A ductless range hood, also called a recirculating range hood, is an excellent way to improve the air quality in kitchens without a duct system. These hoods clear the air by filtering out smoke and particles before recirculating the clean air throughout the kitchen. Hoods are made in different designs to use in various kitchen layouts.
The best recirculating range hood moves a lot of air, but less-efficient models can be so loud that they rival the noise of a busy highway. However, a good design helps keep noise levels under about 65 decibels (dB). Designs range from undercabinet types and inserts to wall-mounted hoods that convert for ducted or ductless use. The best ductless range hood circulates a high volume of air, filters well, and doesn’t deafen the room with noise.
- BEST OVERALL: Cosmo COS-5MU30 30 in. Under Cabinet Range Hood
- BEST BANG FOR THE BUCK: Broan-NuTone 413004 Non-Ducted Ductless Range Hood
- BEST WALL MOUNT: ZLINE ZLKB-30 KB-30 Wall Mounted Range Hood
- BEST ISLAND RANGE HOOD: Cosmo 668ICS750 30 in. Island Mount Range Hood
- BEST SPLURGE: FOTILE 30″ Under-Cabinet or Wall-Mount Range Hood
Before Buying a Ductless Range Hood
Before shopping for a ductless range hood, consider the kitchen’s existing layout and design. If the goal is simply to add extra filtering to an existing duct system, convertible models are available that can be configured for both uses or switch between the two. This type of hood is also a good choice for those who may want to add a duct system later or when moving to a new home. Not all ducted range hoods are convertible, and those that are may require an additional carbon filter or recirculating kit. Before buying, make sure to know the correct measurements and configuration for the hood.
What to Consider When Choosing the Best Ductless Range Hood
Ductless range hoods are available in options ranging from different designs to filter systems, so shoppers have a few key decisions to make. Also consider the kitchen layout, size, and style.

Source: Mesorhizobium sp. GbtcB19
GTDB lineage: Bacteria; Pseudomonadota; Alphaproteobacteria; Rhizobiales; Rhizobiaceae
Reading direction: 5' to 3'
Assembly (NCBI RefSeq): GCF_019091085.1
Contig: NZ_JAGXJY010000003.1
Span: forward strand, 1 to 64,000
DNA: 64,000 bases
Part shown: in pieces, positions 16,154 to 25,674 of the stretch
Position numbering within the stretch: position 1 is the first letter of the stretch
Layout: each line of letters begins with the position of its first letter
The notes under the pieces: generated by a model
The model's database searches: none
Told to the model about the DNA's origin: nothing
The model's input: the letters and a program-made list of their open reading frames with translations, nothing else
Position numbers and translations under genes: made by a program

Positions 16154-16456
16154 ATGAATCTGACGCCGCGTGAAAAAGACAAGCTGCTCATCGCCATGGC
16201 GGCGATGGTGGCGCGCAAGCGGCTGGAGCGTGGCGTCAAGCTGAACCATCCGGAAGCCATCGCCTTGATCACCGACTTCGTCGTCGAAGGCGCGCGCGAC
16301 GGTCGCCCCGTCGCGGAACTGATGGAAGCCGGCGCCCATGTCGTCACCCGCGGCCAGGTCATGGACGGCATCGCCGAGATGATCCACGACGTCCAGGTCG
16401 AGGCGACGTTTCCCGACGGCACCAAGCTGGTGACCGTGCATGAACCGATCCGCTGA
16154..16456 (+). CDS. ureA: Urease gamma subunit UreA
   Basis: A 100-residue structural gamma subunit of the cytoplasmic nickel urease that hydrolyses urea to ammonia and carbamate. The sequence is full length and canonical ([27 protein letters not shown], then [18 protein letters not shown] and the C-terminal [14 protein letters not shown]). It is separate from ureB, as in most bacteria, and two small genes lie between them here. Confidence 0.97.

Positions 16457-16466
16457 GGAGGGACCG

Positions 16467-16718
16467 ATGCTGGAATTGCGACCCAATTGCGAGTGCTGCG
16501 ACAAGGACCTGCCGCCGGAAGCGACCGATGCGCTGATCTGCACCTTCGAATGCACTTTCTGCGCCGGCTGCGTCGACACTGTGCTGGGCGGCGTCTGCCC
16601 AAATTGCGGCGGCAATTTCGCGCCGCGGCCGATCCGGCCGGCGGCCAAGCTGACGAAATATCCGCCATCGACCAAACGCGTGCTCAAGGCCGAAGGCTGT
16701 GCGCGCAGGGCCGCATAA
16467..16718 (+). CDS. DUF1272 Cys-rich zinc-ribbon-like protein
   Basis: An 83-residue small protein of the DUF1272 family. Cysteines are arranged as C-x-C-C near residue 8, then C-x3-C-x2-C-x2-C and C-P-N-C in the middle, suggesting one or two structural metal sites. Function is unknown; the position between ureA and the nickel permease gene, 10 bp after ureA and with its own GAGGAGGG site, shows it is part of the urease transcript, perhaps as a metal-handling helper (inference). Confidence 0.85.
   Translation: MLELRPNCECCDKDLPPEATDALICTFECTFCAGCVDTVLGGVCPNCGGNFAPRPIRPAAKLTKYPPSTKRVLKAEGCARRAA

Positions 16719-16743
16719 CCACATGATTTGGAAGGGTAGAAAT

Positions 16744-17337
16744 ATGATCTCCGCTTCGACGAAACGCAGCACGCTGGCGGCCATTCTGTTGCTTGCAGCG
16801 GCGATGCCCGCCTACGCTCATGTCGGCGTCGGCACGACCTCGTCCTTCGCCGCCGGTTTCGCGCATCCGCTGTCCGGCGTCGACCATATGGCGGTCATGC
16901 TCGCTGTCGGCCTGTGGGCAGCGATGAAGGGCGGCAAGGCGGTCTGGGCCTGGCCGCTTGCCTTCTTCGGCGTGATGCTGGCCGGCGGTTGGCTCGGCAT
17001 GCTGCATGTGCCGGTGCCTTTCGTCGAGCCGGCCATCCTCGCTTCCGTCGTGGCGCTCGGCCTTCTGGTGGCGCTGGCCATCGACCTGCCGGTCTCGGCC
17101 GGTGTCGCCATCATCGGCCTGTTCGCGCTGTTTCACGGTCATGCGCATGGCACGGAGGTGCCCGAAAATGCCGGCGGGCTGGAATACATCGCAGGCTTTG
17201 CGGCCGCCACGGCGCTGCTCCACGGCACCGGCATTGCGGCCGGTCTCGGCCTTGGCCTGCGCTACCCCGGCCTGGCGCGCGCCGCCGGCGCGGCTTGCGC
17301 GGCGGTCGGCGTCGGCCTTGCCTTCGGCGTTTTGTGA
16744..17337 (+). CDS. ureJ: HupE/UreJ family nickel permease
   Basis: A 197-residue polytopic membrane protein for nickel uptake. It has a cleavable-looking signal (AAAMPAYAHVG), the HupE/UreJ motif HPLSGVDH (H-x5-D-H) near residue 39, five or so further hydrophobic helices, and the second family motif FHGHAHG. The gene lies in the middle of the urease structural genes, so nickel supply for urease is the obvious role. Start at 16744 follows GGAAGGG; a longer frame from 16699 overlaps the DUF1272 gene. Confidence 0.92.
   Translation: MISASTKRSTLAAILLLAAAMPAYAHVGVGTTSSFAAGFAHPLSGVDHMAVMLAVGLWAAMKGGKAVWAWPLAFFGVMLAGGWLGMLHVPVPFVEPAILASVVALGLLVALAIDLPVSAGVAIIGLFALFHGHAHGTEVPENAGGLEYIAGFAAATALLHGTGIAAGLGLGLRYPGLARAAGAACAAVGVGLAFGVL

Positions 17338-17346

Ducted vs. Ductless
Ducted and ductless range hoods may look similar, but the way they work is quite different. A ducted range hood sucks air out of the kitchen and moves it throughout an exhaust system, almost like a kitchen chimney. It’s typically mounted to the wall, with the duct running straight up and out through the ceiling and roof. Open ducted range hoods and those that hide the hood’s duct system in the kitchen cabinetry also are available.
Ductless range hoods may look similar to a ducted system, but they don’t send air directly out of the kitchen; instead, they filter the air to remove odors and harmful particles. Then they recirculate the air back into the kitchen. Filter systems vary, but most include a carbon or charcoal filter to remove odors and a mesh/baffle filter to remove grease and other large particles.
CFM and Suction
Airflow is measured in cubic feet per minute (CFM). A CFM between 200 to 400 is usually adequate for the average kitchen, while larger kitchens and ranges may need up to 600 CFM. A higher CFM also means the hood has more suction power.
Users also can adjust the range hood’s speed. Three speeds is standard, but some models have more. Adjustable speeds provide control over both airflow and noise levels. The fan’s suction power also affects how efficiently the hood removes particles from grease and smoke before they escape into the kitchen. Having several speed settings lets users adapt the amount of suction to the food being cooked.